Some nice reading:
Sometimes, a class that you define represents an abstract concept and, as such, should not be instantiated. Take, for example, food in the real world. Have you ever seen an instance of food? No. What you see instead are instances of carrot, apple, and (our favorite) chocolate. Food represents the abstract concept of things that we all can eat. It doesn't make sense for an instance of food to exist.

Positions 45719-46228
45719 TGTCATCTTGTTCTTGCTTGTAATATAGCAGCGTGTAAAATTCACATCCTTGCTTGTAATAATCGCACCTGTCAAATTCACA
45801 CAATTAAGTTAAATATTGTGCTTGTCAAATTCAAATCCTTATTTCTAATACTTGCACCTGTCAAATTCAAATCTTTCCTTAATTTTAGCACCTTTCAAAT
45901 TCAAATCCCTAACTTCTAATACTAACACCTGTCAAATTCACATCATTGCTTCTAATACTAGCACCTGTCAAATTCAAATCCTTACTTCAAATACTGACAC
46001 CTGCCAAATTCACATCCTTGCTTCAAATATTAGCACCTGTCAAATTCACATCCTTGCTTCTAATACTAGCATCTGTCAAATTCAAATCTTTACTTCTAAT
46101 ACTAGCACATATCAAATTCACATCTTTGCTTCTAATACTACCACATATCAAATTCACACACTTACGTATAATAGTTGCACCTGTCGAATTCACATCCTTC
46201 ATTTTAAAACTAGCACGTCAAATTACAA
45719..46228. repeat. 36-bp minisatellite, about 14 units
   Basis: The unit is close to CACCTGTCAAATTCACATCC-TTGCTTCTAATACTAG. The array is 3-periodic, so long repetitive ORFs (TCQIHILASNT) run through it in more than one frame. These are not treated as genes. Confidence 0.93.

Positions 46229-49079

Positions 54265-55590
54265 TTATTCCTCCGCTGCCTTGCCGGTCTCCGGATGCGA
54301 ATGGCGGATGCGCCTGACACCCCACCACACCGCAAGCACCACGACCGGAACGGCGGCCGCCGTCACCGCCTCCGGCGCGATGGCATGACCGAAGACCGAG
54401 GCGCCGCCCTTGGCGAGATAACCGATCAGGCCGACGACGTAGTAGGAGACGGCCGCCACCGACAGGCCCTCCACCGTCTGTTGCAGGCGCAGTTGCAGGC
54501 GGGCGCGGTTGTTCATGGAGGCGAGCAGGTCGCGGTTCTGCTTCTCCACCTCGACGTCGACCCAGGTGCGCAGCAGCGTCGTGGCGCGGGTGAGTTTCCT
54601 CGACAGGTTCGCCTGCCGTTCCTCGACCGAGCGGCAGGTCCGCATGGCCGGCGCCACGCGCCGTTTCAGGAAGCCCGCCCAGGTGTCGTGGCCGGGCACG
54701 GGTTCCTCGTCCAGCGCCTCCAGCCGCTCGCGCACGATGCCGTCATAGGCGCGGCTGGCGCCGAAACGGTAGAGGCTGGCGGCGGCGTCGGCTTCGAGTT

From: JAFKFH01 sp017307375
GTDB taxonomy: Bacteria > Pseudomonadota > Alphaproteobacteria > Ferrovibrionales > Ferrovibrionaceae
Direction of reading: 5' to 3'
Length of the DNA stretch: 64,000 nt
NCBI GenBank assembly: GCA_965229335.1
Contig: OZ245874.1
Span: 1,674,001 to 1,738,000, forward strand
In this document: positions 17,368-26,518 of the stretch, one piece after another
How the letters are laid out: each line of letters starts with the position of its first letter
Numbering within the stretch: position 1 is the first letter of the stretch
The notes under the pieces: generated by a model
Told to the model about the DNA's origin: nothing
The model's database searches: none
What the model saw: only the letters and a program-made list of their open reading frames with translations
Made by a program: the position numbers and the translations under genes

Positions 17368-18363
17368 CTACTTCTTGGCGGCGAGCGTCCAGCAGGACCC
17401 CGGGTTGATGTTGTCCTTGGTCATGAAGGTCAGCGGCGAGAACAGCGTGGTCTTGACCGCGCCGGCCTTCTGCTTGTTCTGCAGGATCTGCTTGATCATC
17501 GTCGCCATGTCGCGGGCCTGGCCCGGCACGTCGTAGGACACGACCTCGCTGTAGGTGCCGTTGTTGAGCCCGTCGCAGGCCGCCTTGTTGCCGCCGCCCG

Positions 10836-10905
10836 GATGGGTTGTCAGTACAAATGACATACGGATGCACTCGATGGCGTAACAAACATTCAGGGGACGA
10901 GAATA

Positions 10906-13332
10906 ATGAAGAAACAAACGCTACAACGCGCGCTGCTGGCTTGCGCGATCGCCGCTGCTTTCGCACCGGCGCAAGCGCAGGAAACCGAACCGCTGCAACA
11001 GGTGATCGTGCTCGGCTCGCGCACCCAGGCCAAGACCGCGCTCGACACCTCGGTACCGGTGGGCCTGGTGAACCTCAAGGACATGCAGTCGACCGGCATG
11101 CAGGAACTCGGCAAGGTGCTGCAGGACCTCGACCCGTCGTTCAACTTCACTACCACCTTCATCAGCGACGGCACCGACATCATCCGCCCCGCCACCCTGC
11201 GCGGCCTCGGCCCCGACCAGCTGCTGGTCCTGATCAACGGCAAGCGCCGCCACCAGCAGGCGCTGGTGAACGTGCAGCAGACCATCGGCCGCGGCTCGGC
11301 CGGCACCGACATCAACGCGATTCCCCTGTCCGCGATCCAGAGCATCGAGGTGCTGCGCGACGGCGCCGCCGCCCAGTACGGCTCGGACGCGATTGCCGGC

Similarly in object-oriented programming, you may want to model an abstract concept without being able to create an instance of it. For example, the Number class in the java.lang package represents the abstract concept of numbers. It makes sense to model numbers in a program, but it doesn't make sense to create a generic number object. Instead, the Number class makes sense only as a superclass to classes like Integer and Float, both of which implement specific kinds of numbers. A class such as Number, which represents an abstract concept and should not be instantiated, is called an abstract class. An abstract class is a class that can only be subclassed-- it cannot be instantiated.